Are you wondering how to stop worrying? Perhaps this article will help. Stress and anxiety have a way of sneaking up on you. An event, trauma, or the anticipation of a confrontation can leave you feeling anxious. However, sometimes the nervousness, a natural response, is overwhelming to the point of being debilitating.

Perhaps your mind constantly worries, or you experience physical sensations, such as shaking, shortness of breath, or trouble swallowing. When does a small case of the jitters turn into chronic anxiety, worry, and fear?

12 Signs of Anxiety

When faced with how to stop worrying, we first need to clarify if what we are experiencing is true anxiety and fear. The natural response when faced with the unknown, such as public speaking, is sweaty palms, a mild headache, and stomach upset. This is your body reacting to the stressor, in this example, standing in front of a crowd and giving a speech.

With chronic anxiety, the reactions do not abate, even after the stressor is gone. You may be unaware as to why you are exhibiting the signs of anxiety. They may come on suddenly, such as with a panic attack, or slowly build until you feel you need medical attention. They may be due to an event or trauma from your past, or a worry you have about the future.

Here are the 12 signs of anxiety they may help you identify if chronic anxiety and fear are becoming a problem in your daily life:

  1. You begin thinking intrusive thoughts or having nightmares about the thing that worries you.
  2. You start experiencing physical reactions such as sweating and trembling.
  3. Your heart rate increases or you feel you are having heart palpitations.
  4. You have trouble breathing, shortness of breath or hyperventilating.
  5. You experience gastroenterological issues like nausea, vomiting, or diarrhea.
  6. You feel a tightness in your chest or have trouble swallowing.
  7. Your ability to concentrate decreases and you feel confused at times.
  8. You feel exhausted or wish you could escape.
  9. You lose interest in hobbies and other things you once enjoyed.
  10. You develop insomnia or you are unable to stay asleep the whole night.
  11. You are told by friends and family that you seem moody or irritable.
  12. Your anxiety is affecting your daily life.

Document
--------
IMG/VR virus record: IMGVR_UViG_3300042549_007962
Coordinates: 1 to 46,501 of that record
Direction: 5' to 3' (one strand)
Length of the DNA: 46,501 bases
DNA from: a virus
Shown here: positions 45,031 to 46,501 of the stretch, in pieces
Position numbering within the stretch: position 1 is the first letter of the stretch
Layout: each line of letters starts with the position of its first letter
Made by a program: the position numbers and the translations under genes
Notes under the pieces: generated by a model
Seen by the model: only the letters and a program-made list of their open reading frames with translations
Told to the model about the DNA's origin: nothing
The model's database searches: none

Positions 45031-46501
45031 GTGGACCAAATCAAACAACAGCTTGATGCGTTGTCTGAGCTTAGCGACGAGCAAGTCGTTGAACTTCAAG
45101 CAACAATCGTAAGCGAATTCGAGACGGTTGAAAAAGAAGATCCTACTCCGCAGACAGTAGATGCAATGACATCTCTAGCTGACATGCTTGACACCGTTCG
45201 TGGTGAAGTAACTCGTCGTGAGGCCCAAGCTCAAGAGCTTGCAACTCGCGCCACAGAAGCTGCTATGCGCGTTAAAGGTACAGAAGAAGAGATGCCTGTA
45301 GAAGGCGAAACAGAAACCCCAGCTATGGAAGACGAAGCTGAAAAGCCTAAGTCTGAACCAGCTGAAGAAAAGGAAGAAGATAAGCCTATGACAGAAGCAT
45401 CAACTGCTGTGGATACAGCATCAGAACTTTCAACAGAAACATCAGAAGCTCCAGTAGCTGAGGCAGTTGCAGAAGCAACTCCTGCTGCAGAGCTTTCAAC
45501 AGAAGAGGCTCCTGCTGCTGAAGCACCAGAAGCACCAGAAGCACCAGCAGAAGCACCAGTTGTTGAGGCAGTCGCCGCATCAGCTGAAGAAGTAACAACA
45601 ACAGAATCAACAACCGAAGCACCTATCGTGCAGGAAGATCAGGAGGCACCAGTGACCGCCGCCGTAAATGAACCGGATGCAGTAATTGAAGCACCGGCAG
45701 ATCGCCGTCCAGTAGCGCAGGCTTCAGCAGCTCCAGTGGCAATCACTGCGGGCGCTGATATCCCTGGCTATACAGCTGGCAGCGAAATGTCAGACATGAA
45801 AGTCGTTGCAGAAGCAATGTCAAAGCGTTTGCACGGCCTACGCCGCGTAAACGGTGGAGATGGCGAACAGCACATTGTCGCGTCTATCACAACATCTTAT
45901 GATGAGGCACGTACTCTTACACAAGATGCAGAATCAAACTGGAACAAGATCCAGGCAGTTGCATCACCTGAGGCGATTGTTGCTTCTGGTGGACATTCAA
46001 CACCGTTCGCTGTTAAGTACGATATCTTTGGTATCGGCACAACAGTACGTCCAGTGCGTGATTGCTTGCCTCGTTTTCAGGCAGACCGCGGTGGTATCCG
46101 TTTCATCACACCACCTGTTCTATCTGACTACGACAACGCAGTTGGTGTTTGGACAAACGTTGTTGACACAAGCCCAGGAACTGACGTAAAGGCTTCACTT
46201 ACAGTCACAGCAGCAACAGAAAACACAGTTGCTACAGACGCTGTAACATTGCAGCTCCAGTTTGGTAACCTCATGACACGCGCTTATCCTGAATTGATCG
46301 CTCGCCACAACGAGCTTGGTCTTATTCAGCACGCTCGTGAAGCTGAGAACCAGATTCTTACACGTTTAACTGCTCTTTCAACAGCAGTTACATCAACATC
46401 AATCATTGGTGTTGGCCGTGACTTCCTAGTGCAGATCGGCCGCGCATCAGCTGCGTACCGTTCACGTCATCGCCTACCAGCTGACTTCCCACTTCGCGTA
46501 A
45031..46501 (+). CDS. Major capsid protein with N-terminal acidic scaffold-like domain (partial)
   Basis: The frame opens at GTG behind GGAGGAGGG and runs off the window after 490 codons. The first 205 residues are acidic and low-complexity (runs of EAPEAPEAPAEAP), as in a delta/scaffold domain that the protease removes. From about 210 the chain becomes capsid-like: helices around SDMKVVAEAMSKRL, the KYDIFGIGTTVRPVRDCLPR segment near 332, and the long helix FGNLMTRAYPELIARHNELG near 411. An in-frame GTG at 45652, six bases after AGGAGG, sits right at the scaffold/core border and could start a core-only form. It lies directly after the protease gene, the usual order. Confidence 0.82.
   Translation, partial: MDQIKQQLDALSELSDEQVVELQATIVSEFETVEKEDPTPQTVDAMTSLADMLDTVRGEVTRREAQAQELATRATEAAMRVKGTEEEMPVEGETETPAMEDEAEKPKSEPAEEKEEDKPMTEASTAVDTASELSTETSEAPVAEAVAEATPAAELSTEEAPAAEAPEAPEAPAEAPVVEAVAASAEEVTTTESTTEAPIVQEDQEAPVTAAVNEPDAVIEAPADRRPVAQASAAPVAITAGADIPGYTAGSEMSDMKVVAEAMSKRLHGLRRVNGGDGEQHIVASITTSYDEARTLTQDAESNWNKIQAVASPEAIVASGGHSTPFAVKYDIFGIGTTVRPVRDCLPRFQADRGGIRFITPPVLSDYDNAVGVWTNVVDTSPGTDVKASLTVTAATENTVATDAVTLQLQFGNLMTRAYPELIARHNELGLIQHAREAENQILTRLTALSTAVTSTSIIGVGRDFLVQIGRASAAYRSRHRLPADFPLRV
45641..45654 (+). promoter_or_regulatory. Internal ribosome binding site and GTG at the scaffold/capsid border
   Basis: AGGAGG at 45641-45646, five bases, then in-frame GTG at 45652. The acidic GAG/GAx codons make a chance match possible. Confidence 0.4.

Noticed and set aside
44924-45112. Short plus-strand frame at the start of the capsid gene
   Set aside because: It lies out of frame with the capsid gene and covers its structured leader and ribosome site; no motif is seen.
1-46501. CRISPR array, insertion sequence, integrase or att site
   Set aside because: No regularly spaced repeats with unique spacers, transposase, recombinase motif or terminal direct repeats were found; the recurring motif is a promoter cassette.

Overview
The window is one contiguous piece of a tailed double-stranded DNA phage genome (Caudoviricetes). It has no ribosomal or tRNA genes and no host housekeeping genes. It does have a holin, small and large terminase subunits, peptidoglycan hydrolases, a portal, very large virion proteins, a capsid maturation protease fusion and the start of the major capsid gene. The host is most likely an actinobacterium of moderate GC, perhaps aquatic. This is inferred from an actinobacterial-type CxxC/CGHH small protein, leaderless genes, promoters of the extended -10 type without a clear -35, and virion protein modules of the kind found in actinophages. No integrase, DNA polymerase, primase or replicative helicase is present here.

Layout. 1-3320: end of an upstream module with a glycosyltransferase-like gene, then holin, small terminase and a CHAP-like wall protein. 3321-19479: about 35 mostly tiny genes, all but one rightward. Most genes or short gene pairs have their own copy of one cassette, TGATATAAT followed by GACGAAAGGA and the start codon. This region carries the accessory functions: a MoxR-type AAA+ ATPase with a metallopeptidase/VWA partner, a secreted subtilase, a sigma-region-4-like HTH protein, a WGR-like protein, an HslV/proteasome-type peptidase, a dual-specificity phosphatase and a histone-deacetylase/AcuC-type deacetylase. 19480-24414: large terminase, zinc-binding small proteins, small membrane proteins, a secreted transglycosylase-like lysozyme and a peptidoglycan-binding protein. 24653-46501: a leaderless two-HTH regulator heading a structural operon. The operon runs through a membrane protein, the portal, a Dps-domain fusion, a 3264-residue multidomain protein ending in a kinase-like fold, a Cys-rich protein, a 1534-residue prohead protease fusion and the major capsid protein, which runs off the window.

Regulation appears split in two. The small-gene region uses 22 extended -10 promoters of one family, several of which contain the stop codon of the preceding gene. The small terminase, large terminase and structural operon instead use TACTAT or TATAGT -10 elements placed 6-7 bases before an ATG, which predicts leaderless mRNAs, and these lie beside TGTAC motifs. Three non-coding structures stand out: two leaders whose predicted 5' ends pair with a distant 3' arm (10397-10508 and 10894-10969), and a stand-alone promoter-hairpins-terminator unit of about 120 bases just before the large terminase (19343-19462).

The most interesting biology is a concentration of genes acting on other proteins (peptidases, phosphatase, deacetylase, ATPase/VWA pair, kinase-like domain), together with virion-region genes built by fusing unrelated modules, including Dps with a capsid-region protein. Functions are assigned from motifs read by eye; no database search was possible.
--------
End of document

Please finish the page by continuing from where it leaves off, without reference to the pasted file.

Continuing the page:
Chronic worrying and anxious thoughts can take a toll on your physical, mental, and social wellbeing. You might avoid going out with your friends. You may worry about what other people are thinking or saying about you to the point that you do not want to be seen in public. This isolation can cause other mental health conditions such as depression.

The Dangers of Chronic Worrying and Anxiety

The fight-or-flight response is activated when you feel anxious about a threat or an event. Your body’s nervous system releases a cascade of hormones to ensure you will react, either to defend yourself or to run away. Unfortunately, the nervous system can’t differentiate between a bear chasing you and the trepidation you feel about your unpaid and extremely overdue electric bill.

The stress hormone cortisol, although useful in dire circumstances, can create havoc throughout the body when it’s released continuously. Cortisol in large amounts in the bloodstream can raise your triglyceride levels, unbalance blood sugar levels, and inhibit thyroid function.

Chronic anxiety and worry can cause:

  • Weight gain and inflammation due to the adrenaline and cortisol overload
  • Headaches and migraines
  • Mood swings and irritability
  • Depression
  • Fatigue and muscle weakness
  • Elevated bloodwork levels
  • High blood pressure
  • Acne and skin disorders
  • Obsessive-compulsive behaviors
  • Respiratory (asthma, hyperventilation) and musculoskeletal problems
  • Increased risk for heart attack or stroke
  • Increased risk for immune disorders, illnesses, and metabolic disorders
  • Higher risk for developing eating disorders and substance abuse problems
  • Gastrointestinal problems
  • Lower libido in both men and women
  • Erectile dysfunction in men
  • Menstruation problems and irregular periods in women
  • Reproductive problems in both men and women

Living in a state of chronic anxiety, worry, and fear is not what God intended when He created these bodily systems within us. However, everyday life causes us to lose our primary focus – of Jesus Christ and our Father God – and concentrate instead on the troubles from the past or the ones we anticipate for the future.